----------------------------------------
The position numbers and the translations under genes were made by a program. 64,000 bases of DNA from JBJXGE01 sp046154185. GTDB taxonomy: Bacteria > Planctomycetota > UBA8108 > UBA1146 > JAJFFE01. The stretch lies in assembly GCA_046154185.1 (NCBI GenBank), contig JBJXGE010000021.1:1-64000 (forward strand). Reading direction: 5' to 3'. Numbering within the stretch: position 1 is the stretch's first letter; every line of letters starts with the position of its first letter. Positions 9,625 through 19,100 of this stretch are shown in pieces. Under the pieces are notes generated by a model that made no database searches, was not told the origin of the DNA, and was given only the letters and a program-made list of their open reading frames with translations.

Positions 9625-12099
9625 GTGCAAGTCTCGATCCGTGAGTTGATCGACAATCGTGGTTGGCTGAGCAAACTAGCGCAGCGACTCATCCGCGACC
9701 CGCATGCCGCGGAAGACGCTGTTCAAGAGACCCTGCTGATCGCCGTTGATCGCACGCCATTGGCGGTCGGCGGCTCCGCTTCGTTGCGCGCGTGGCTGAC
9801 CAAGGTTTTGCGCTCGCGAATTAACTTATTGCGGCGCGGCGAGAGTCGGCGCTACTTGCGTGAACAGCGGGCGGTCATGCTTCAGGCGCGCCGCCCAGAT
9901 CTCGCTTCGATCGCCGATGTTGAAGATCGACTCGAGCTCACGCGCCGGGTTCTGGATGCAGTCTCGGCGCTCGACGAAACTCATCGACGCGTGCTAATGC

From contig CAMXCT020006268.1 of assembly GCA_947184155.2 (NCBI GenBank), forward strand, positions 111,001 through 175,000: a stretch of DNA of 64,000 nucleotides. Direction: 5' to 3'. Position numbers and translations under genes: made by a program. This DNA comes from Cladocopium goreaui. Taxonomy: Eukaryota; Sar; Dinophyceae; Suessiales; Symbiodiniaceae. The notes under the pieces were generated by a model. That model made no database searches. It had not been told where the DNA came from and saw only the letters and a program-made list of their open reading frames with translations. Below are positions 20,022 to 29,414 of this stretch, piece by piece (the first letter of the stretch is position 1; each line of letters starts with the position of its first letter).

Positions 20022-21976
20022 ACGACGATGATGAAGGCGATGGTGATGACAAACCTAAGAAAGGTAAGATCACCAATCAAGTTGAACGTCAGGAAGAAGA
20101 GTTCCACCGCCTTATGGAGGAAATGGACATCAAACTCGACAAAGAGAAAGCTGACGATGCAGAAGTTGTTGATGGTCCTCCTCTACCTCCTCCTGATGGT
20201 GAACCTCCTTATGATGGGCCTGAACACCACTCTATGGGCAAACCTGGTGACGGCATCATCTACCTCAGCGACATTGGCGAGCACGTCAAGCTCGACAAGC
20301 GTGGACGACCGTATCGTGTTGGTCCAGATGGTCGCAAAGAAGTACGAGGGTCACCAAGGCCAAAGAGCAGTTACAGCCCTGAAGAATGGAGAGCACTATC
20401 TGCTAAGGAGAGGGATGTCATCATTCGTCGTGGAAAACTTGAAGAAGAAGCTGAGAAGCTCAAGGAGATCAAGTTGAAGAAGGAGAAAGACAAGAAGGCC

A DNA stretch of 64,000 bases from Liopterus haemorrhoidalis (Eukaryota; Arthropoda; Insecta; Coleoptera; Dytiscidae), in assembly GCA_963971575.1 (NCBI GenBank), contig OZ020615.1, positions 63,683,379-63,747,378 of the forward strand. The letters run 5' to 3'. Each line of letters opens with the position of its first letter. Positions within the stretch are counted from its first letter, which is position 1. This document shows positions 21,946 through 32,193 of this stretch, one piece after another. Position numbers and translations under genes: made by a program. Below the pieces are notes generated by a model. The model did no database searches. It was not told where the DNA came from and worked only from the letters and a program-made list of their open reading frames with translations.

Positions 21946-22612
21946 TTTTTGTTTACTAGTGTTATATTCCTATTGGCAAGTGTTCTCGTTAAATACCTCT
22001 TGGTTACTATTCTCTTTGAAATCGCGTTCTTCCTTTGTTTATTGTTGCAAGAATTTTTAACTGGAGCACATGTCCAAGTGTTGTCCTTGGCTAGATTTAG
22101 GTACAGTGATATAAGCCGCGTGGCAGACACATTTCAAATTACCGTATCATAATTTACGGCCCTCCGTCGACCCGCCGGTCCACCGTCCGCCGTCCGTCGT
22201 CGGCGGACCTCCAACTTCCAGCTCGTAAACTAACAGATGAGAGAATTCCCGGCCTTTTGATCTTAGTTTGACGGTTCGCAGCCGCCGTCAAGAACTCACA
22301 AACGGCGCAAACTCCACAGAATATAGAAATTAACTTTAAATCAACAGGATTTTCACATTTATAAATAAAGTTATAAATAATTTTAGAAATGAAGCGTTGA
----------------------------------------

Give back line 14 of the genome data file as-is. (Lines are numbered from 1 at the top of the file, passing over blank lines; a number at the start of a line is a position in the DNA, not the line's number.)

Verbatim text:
A DNA stretch of 64,000 bases from Liopterus haemorrhoidalis (Eukaryota; Arthropoda; Insecta; Coleoptera; Dytiscidae), in assembly GCA_963971575.1 (NCBI GenBank), contig OZ020615.1, positions 63,683,379-63,747,378 of the forward strand. The letters run 5' to 3'. Each line of letters opens with the position of its first letter. Positions within the stretch are counted from its first letter, which is position 1. This document shows positions 21,946 through 32,193 of this stretch, one piece after another. Position numbers and translations under genes: made by a program. Below the pieces are notes generated by a model. The model did no database searches. It was not told where the DNA came from and worked only from the letters and a program-made list of their open reading frames with translations.